The most poignant and affecting moments of American Honey, the indie drama from writer/director Andrea Arnold, depict the realities of contemporary poverty in the United States: dumpster diving to feed children, cycles of addiction being passed from one generation to the next, the very idea of change eroding into an impossible dream.
The 400-Word Review: American Honey
By Sean Collier
October 19, 2016
Unfortunately, these moments are few and far between. Mostly, we just hang out with some boring young people.
We meet 18-year-old Star (Sasha Lane) as she’s half-heartedly caring for a pair of elementary-aged children; they’re not hers, but we never quite work out what the relationships in Star’s life amount to. In any case, circumstances are not particularly good, so when a crew of young drifters containing crusty dreamboat Jake (Shia LaBeouf) rolls up, Star pawns the tykes off and hits the road.
The premise: Jake and his crew are roaming the country attempting to sell magazine subscriptions door-to-door, under the purview of slightly older and frequently nude boss figure Krystal (Riley Keough). The act is nominally not a scam — the customers do end up getting some magazines, we assume — but the methods of sale are often underhanded, appealing to fictional church missions and educational fundraisers.
In any case, Star couldn’t care less about the gig, which doesn’t stop Jake from falling for her. He’s got some kind of a situation going on with Krystal, though, but absolutely no one in this movie ever talks about anything meaningful or makes their situation clear, so everyone — including the audience — is left guessing.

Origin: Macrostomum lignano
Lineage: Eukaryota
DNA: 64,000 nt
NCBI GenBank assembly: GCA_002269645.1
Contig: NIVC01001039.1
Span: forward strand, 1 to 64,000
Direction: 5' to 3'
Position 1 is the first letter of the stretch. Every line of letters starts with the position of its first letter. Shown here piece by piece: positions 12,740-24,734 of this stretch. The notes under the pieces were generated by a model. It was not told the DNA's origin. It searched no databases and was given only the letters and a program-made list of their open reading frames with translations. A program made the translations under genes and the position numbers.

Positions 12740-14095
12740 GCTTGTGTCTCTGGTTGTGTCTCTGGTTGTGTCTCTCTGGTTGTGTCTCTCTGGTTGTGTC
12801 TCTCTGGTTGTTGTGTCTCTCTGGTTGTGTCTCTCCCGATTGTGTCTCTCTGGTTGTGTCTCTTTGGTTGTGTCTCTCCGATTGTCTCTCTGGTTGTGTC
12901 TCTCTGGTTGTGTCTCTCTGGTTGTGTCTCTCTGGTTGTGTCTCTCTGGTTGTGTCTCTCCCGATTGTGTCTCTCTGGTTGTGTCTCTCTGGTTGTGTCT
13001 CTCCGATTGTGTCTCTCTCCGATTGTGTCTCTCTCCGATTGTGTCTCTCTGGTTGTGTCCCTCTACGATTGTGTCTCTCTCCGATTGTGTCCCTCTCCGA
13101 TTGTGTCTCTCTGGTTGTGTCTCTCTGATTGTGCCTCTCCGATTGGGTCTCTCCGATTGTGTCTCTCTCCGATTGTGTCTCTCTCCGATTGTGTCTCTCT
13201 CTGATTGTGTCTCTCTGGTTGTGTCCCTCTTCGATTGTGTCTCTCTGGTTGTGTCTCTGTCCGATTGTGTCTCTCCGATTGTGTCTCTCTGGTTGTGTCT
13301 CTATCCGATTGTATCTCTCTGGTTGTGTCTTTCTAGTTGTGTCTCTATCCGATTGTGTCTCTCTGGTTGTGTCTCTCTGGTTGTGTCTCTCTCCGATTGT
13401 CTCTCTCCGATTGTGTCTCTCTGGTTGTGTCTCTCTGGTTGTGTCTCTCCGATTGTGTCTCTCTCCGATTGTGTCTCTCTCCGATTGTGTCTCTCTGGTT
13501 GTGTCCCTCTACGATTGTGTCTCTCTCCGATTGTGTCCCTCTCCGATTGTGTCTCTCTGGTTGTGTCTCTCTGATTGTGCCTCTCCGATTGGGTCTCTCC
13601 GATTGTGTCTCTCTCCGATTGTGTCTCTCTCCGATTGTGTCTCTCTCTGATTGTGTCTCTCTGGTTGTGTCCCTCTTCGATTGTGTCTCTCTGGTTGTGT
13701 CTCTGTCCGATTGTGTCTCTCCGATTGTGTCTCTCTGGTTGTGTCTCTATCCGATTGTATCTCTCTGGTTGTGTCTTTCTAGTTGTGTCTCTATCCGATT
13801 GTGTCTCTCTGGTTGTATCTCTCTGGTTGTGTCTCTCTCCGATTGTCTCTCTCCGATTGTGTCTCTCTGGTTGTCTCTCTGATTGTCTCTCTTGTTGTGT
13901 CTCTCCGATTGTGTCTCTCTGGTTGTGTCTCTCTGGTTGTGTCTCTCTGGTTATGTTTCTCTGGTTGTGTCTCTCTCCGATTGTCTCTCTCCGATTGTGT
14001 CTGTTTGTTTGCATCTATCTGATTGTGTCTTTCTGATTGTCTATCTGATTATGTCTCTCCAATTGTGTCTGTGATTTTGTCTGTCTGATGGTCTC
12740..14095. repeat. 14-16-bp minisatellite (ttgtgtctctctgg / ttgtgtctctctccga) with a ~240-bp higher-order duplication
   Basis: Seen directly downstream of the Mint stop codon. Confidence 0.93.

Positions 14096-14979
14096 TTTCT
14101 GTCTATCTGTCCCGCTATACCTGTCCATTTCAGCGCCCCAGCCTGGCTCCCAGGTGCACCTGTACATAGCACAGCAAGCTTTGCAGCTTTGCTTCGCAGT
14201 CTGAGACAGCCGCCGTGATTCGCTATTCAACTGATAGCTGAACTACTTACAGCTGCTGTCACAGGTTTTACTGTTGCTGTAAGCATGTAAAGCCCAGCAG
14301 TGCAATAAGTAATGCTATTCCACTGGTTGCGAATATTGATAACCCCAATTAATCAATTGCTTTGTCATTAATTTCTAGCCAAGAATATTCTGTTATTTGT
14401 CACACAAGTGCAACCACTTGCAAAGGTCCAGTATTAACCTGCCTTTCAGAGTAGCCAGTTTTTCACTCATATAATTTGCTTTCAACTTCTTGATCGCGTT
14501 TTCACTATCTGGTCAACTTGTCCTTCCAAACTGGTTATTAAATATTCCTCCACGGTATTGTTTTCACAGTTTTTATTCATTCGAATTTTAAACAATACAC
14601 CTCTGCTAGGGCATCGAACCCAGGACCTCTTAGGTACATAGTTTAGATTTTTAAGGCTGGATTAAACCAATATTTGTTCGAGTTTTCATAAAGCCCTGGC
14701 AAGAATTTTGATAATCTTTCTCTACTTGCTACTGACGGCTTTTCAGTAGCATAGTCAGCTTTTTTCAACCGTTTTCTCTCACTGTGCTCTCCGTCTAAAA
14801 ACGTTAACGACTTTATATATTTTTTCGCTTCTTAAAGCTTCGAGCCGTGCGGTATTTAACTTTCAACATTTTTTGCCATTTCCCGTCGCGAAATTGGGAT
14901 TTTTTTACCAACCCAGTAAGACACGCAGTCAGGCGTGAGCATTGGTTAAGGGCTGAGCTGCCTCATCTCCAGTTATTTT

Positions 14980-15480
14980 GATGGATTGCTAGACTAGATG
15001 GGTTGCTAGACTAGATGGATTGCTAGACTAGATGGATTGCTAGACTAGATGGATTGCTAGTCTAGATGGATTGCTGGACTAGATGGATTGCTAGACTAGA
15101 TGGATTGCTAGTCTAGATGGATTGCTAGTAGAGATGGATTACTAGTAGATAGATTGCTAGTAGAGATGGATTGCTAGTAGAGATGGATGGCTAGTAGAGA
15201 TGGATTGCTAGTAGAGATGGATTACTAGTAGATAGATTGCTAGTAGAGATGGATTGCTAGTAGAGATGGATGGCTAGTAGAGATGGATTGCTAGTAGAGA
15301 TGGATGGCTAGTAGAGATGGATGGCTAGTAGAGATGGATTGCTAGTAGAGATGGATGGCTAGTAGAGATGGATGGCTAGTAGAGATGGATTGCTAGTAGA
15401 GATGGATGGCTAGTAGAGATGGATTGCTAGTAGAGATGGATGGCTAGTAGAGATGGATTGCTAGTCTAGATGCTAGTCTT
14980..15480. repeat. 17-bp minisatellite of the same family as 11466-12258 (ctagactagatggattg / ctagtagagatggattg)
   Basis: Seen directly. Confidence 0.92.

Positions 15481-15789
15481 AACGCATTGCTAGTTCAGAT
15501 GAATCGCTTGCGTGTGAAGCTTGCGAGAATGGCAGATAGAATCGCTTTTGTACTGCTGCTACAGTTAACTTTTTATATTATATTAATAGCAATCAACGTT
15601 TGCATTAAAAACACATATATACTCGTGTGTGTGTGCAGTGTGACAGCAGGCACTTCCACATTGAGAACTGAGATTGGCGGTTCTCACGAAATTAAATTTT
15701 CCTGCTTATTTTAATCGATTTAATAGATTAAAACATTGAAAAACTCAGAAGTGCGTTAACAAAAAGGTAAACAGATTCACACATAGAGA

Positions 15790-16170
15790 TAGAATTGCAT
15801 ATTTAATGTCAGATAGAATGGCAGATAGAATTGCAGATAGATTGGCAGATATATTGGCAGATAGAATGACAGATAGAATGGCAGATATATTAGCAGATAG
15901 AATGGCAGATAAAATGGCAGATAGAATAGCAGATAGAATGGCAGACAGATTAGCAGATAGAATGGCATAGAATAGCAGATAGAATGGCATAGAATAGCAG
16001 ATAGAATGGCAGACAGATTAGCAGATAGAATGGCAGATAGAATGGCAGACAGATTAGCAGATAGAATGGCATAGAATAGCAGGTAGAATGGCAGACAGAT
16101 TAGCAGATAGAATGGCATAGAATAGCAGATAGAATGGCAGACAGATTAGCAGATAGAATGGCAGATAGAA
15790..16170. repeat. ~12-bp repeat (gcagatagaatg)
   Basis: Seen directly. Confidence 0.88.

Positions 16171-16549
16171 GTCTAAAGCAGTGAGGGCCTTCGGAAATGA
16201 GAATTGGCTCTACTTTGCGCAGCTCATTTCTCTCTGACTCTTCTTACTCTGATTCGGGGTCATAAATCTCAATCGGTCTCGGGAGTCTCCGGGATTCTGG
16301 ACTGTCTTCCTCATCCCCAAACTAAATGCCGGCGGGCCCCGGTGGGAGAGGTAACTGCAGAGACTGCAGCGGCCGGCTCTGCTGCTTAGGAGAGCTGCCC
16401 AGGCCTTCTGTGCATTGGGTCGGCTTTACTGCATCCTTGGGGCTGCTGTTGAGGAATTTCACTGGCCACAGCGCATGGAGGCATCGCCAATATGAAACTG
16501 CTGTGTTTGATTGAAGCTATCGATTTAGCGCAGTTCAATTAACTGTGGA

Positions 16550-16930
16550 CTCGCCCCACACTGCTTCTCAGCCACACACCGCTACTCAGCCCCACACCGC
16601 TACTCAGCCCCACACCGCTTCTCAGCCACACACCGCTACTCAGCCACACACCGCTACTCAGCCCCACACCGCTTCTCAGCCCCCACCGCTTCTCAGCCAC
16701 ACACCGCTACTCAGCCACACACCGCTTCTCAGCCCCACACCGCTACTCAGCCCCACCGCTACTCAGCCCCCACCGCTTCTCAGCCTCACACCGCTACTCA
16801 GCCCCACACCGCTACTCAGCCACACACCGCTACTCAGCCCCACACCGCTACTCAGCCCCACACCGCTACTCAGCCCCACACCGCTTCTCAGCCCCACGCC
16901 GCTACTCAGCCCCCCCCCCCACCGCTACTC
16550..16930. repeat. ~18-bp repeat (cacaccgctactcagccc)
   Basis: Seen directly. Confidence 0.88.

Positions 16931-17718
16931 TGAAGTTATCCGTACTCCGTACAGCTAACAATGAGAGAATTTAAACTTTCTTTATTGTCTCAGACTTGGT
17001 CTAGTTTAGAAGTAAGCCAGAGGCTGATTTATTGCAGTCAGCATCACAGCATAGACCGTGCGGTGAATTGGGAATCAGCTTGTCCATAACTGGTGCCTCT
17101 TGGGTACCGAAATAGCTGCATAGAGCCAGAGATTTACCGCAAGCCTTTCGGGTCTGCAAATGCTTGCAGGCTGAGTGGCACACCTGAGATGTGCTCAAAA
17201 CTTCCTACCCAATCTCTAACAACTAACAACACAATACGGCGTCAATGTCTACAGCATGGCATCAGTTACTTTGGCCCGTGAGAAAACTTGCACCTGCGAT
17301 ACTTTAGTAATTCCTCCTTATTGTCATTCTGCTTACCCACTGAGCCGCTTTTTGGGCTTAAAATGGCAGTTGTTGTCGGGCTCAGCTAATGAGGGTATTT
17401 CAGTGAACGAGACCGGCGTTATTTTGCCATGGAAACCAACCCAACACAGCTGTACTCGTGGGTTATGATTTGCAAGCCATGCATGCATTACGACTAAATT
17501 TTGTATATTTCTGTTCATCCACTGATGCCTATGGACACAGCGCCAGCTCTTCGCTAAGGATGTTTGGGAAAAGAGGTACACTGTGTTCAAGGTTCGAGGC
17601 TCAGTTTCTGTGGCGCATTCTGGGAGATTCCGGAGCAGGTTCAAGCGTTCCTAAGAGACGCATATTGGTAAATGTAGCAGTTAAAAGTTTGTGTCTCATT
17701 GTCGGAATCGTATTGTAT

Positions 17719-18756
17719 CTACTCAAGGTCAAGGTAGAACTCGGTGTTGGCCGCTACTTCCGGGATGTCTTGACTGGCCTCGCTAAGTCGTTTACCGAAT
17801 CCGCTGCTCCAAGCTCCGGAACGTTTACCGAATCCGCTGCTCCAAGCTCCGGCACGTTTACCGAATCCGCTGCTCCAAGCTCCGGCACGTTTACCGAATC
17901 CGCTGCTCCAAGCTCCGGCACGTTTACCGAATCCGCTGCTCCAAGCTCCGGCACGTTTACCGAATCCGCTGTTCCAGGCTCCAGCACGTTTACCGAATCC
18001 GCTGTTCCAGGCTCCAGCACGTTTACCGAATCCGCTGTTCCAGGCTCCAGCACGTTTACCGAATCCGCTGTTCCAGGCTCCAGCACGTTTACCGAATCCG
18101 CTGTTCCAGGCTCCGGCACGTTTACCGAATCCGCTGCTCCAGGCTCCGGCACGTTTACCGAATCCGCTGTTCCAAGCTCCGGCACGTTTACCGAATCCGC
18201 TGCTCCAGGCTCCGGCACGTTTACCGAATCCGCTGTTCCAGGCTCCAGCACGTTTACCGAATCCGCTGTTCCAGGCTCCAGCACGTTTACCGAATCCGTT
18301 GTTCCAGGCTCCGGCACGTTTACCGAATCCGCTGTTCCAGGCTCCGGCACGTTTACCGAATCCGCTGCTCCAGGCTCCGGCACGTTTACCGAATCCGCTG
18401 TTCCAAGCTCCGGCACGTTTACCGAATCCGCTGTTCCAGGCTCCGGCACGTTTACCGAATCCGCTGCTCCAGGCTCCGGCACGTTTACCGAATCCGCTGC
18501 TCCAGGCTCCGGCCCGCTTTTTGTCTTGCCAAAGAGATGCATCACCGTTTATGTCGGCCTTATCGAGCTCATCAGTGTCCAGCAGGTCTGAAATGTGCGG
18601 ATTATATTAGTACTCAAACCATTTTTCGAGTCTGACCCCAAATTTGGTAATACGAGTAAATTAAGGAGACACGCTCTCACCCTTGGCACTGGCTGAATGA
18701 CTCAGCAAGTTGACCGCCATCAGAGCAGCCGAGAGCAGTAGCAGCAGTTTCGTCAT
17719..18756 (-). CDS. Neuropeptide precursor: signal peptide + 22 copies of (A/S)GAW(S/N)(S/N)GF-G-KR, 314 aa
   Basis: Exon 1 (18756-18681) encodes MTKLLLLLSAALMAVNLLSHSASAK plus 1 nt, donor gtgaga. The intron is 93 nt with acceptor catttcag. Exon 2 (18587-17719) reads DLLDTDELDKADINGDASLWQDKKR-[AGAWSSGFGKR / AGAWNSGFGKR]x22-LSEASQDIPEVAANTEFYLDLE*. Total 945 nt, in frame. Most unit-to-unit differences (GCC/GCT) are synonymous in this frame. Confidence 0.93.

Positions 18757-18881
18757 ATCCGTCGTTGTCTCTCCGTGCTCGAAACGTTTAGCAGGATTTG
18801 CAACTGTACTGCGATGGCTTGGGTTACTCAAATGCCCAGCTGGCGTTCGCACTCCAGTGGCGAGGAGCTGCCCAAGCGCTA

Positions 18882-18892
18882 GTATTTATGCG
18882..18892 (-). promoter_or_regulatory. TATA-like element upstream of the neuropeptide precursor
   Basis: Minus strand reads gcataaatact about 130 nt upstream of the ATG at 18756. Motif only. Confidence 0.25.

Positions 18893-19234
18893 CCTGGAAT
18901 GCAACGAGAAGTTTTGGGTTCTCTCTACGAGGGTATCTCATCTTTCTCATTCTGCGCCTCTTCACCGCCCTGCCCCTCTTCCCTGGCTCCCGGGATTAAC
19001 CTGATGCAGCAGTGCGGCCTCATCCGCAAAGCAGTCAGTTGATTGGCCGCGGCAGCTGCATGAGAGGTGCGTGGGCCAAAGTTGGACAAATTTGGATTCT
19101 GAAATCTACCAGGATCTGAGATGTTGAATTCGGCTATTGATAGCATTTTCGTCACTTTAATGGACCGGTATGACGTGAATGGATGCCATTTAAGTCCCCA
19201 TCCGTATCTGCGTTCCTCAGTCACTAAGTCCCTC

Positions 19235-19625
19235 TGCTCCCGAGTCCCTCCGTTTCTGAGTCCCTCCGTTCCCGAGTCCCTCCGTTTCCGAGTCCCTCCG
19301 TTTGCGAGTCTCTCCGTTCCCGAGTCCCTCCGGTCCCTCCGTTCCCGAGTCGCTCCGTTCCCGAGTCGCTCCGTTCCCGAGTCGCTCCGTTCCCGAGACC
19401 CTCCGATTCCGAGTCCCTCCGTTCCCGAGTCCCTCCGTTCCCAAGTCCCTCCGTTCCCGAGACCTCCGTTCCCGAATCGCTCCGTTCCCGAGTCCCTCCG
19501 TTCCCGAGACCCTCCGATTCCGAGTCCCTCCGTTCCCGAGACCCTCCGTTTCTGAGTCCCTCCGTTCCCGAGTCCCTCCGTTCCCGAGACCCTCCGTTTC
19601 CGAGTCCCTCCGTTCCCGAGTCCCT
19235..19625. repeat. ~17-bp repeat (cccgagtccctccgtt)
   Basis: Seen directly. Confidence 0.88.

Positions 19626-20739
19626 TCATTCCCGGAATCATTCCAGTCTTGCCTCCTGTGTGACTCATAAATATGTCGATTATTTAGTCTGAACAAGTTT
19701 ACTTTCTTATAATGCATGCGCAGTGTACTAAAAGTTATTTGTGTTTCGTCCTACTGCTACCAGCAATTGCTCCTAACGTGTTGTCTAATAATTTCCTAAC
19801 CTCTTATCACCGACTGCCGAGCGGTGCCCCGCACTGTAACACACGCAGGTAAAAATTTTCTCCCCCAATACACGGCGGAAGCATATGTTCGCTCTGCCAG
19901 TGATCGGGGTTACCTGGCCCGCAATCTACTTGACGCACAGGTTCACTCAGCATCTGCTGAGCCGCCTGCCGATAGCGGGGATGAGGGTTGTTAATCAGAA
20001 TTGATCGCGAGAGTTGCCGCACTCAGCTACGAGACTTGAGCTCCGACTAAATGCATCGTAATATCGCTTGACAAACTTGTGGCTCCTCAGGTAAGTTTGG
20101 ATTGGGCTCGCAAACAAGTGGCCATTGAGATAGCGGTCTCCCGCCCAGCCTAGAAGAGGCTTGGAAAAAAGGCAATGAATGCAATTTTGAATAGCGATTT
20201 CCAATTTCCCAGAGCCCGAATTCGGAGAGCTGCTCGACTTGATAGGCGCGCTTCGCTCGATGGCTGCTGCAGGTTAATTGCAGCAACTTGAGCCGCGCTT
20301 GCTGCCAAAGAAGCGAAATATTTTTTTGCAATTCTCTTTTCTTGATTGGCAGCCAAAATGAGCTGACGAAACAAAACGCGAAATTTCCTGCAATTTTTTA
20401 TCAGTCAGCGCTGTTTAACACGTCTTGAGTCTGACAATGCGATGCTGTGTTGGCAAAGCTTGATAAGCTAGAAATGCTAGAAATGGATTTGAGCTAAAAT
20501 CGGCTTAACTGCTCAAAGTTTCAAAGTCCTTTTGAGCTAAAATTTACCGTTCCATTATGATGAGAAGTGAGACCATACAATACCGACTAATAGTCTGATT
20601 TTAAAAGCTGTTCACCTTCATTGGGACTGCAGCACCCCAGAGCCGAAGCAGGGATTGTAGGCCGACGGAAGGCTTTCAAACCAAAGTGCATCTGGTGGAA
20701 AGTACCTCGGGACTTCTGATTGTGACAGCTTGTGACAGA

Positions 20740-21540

The problem: Absolutely none of the characters in this film are even momentarily likable or interesting. A movie can get away with eschewing one half of that pair — interesting and unlikable or uninteresting but likable. But woe be unto the pretentious indie filmmaker who tries to make a resonant film without giving the viewer any reason to connect with a single character, which is very much the case here.
All of which would be more than enough for me to recommend passing on American Honey. But then we get to the true, unforgivable offense.
This pointless ramble is 163 minutes long. Seventeen minutes shy of a full three hours.
I’m all for movies stretching the runtime when it’s justified. I can’t name a case with less justification for doing so. American Honey is aimless, self-indulgent, masturbatory effluvium. Do not watch it.
My Rating: 2/10
Sean Collier is the Associate Editor of Pittsburgh Magazine and a member of the Broadcast Film Critics Association. Read more from Sean at pittsburghmagazine.com/afterdark